There are also some continuities and consistencies. For example, the vast majority of crimes are committed by young men, although there has been some increase in young women's (especially girls’) criminal activity in recent years.
The type of area in which people live can affect their likelihood of being a victim, for example of violent crime. ‘In general, those households located in council estates and low-income areas are most likely to have been victims of violent crimes – around twice the rate of those living in affluent suburban and rural areas. Single adult and child households were most likely to fall victim of burglary, as well as some form of violence’ (Social Trends, 2002, pp. 154–5).
One of the most intriguing pieces of evidence, combining quantitative and qualitative evidence, comes from an earlier British Crime Survey (BCS). For the first time in 1982, the BCS asked people how at risk they felt from street crime. Two social scientists, Hough and Mayhew (as reported in Muncie and McLaughlin, 1996), then broke down the data into men and women and different age groups, and compared how at risk they felt from street crimes like mugging with the percentage of that group who had actually been victims of street crime.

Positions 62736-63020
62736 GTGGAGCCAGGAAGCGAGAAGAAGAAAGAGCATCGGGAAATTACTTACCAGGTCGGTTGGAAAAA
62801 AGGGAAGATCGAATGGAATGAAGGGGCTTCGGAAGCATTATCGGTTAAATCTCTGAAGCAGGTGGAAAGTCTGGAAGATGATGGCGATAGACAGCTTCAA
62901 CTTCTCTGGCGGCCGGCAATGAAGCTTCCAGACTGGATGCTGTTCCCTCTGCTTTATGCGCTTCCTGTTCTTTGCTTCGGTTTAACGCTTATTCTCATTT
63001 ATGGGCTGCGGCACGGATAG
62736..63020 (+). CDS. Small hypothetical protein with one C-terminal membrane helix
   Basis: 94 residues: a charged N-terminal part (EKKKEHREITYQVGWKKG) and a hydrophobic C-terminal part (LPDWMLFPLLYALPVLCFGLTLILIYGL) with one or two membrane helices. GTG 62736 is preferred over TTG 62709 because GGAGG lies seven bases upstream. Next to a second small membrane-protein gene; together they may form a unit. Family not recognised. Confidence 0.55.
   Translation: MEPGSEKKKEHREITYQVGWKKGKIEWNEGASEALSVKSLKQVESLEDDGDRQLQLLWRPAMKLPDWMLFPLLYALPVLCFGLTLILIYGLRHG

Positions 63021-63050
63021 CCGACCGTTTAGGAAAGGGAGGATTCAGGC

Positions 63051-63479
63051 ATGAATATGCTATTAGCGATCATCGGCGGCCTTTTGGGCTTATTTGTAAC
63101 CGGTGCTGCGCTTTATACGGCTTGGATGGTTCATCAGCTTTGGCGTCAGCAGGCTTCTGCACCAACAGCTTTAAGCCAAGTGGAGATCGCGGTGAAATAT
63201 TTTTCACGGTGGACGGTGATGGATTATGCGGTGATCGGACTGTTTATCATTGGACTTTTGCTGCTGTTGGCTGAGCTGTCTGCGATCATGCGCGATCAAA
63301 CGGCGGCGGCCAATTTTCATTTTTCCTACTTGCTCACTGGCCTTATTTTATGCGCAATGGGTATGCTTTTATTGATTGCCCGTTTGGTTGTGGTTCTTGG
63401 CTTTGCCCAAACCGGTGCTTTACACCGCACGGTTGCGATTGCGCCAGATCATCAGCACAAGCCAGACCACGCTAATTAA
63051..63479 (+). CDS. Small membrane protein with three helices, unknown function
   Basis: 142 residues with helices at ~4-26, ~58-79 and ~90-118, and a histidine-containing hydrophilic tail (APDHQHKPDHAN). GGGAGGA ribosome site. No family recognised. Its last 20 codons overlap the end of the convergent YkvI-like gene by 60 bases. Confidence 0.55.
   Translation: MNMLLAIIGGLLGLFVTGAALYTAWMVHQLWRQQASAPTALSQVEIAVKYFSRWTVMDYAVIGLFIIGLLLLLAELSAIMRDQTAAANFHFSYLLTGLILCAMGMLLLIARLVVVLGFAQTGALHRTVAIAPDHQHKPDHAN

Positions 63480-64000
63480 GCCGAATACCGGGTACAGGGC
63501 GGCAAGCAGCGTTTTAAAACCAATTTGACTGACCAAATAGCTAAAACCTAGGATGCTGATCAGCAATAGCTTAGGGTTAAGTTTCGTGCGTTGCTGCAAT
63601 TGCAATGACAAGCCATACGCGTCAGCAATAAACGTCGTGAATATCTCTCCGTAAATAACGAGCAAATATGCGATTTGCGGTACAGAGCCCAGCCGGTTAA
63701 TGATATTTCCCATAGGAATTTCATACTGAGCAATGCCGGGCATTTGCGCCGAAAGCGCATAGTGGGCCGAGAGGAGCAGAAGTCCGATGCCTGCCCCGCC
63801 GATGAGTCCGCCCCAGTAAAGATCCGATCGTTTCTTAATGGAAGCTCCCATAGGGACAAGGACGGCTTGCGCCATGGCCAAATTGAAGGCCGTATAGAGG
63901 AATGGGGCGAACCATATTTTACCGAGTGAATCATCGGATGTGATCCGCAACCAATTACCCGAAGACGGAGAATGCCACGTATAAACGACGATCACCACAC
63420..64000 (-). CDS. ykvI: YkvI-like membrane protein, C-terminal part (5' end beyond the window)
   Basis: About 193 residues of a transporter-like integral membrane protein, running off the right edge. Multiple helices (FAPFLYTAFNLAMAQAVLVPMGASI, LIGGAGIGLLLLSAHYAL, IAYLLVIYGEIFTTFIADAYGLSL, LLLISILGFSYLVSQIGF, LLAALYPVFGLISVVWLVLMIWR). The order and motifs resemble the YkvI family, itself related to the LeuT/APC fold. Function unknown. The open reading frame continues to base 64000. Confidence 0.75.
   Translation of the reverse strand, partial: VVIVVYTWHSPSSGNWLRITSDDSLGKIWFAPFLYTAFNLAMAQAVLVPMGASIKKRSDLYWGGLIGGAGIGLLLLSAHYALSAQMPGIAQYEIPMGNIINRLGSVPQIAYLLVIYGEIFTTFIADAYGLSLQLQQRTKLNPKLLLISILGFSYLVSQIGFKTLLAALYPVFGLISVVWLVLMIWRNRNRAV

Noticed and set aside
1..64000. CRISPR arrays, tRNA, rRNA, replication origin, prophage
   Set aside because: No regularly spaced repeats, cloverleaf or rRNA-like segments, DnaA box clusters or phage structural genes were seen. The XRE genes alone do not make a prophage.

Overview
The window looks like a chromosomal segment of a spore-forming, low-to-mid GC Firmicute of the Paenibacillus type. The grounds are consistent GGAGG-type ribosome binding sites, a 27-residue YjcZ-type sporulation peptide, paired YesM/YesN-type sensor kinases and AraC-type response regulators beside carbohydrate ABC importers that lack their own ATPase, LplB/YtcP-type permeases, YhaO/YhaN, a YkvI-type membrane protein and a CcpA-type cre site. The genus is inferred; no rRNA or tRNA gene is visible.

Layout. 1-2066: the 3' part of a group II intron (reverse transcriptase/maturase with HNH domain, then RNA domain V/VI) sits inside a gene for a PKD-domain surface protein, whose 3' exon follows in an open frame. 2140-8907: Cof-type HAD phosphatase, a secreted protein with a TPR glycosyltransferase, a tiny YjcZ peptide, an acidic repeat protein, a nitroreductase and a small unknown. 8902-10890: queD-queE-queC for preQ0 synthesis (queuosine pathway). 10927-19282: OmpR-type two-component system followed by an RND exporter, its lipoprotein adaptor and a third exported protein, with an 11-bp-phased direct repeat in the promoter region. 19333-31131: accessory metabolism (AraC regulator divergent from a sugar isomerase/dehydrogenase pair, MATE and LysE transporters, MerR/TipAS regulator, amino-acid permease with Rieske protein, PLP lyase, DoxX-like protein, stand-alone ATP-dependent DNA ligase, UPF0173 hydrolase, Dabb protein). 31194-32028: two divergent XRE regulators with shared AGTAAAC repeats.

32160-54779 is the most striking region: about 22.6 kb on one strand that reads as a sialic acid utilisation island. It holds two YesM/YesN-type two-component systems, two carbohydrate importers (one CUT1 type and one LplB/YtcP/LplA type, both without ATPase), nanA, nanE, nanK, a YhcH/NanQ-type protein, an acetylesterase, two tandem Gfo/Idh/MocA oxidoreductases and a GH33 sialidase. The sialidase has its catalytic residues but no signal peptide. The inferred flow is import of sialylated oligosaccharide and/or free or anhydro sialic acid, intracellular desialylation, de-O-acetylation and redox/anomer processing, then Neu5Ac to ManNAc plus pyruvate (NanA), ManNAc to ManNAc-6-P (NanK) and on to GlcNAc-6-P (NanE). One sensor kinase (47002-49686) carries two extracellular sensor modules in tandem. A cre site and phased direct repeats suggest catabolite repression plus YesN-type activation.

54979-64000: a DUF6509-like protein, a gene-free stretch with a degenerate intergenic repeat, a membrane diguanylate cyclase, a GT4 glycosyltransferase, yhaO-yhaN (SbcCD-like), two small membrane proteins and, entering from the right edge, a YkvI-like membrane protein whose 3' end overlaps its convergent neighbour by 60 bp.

Claim 2: Today we are under siege from a rise in crime, danger and insecurity.
|Age||Those feeling very ‘unsafe’ (%)||Victims of ‘street crime’ (%)|
Note: percentages represent responses to the question: ‘How safe do you feel walking alone in this area after dark?’ (weighted data; unweighted n=10,905).
(Source: Muncie and McLaughlin, 1996, Table 1.5)
|High income, rural household||4.8||2.9|
|Low income, inner city household||9.0||7.0|
|Owner/occupier, rural area||3.4||1.9|
|Private renter, inner city area||18.9||8.9|
(Source: Mirrlees-Black et al., 1998)
Broadly speaking, from Table 5, it seems that there is an inverse relationship between fear of crime and the likelihood of being a victim of crime. The people more likely to be victims of street crime are less likely to have a fear of street crime and vice versa. Older people feel most at risk, yet they are least likely to be victims (Social Trends, 2002, p. 154).
The data in Table 6 suggest not only does age and gender affect your likelihood of being a victim of violent crime, but income, locality and social class do as well.
Anxiety about crime depends on complex factors. Individuals and households from Black and Asian groups have consistently shown higher levels of concern about crime than individuals from other ethnic groups. According to the British Crime Survey quoted in Social Trends (2002), Black and Asian adults in England and Wales in 2000 were twice as likely to be worried about personal attacks or car theft than white adults.
|Theft of car||20||37||37||21|
|Theft from car||15||33||30||16|
(Source: Social Trends, 2002)
So fear and fascination with crime are about more than just counting the crime problem. The question becomes how do people interpret crime, what does it mean to them? There is a complex relationship between perception of crime and the actual likelihood of being a victim.